Sometimes missing Artie seems to fold in to my consciousness and my day. Sometimes it feels like pushing a thousand ton rock up a steep mountain. Everything hurts and I don't want to try. The truth is that we tend to say all the time or never too much. Even in the course of a day my feelings can change. Artie used to say..."All we have is moments." How many moments can I have today?
I've been living a little too much in the numb place where everything hurts. Now, that's a contradiction! It's partly the cycle again of Artie's birthday on the 11th, then the holidays and New Year's Eve. It's partly the moving process which has involved so many people not doing what they said they would that I don't know when I can move and I miss having a safe burrow (even if a lonely one) to comfort me and give me strength. I was even thinking of my birthday/anniversary (Artie married me for my birthday present in 1996) coming up Feb. 3rd. I was reminded by a friend that I say to remain in the present. It's interesting when people start quoting your own words back at you.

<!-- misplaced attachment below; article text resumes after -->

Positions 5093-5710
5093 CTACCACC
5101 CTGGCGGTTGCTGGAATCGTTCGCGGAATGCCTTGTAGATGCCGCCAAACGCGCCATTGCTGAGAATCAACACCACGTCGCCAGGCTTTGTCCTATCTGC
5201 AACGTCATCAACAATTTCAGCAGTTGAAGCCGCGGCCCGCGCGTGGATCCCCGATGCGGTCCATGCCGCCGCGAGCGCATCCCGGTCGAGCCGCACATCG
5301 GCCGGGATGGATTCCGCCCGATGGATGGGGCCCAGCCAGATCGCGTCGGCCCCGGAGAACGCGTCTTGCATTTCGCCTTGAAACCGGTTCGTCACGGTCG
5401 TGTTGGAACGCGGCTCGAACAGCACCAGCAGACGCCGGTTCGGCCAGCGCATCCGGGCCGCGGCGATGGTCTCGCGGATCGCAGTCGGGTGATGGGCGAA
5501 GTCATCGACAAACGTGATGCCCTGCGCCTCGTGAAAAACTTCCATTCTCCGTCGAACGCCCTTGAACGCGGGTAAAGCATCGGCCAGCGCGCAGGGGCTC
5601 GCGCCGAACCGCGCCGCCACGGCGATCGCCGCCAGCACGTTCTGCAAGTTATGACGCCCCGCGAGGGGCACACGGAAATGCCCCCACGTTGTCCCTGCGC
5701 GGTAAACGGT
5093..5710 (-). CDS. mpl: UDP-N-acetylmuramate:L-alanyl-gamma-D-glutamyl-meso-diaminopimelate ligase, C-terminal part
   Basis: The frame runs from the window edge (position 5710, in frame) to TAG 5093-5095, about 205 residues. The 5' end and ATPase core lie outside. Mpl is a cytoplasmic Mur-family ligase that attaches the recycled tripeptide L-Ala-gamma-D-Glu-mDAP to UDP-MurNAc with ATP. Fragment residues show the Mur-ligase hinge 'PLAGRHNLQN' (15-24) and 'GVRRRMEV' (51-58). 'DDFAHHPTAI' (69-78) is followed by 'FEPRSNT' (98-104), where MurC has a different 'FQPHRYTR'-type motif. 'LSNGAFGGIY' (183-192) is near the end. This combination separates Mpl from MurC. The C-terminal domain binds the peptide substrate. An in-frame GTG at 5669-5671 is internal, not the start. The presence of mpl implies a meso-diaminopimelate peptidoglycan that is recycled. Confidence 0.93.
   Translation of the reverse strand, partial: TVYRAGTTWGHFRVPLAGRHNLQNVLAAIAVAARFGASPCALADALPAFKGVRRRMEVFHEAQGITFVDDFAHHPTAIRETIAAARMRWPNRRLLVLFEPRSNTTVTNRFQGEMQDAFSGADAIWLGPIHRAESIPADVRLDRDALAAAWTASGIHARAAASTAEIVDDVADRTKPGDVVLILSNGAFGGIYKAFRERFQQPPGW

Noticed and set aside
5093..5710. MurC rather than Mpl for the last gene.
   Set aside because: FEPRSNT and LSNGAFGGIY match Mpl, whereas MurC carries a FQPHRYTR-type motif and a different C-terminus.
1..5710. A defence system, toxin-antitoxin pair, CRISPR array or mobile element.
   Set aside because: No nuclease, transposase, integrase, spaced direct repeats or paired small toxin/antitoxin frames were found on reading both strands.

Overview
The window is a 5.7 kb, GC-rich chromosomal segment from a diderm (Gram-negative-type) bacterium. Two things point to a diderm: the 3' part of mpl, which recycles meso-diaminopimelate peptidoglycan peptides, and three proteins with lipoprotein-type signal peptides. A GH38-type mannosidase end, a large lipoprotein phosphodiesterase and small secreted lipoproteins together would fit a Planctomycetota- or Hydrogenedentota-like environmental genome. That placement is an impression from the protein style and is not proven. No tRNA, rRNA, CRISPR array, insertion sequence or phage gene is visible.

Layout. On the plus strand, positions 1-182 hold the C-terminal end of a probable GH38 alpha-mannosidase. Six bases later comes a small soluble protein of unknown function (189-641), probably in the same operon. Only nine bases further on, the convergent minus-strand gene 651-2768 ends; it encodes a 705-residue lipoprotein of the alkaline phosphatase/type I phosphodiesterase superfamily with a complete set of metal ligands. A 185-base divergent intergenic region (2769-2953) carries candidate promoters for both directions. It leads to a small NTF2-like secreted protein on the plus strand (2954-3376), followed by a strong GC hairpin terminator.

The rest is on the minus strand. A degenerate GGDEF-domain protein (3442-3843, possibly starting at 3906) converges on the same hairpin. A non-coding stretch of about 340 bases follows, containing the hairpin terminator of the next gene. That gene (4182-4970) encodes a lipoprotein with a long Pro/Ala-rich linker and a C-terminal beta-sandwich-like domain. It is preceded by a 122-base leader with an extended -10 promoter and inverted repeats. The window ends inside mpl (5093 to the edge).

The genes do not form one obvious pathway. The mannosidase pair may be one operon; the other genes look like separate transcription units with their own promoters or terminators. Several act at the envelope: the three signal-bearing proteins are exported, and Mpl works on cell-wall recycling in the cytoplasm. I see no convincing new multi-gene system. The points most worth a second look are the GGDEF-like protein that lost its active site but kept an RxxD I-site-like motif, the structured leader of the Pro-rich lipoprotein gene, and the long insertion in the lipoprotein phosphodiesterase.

When I was writing about techniques that work I totally left out faith. I'm sorry for that. I'm one of those not sure people. However for many their faith, and their faith communities are a great support. I do believe that there is consciousness after death and that Artie and I will be reunited in some way. I don't care it that is real or a delusion. It helps keep me sane. I can't imagine a time and space without him.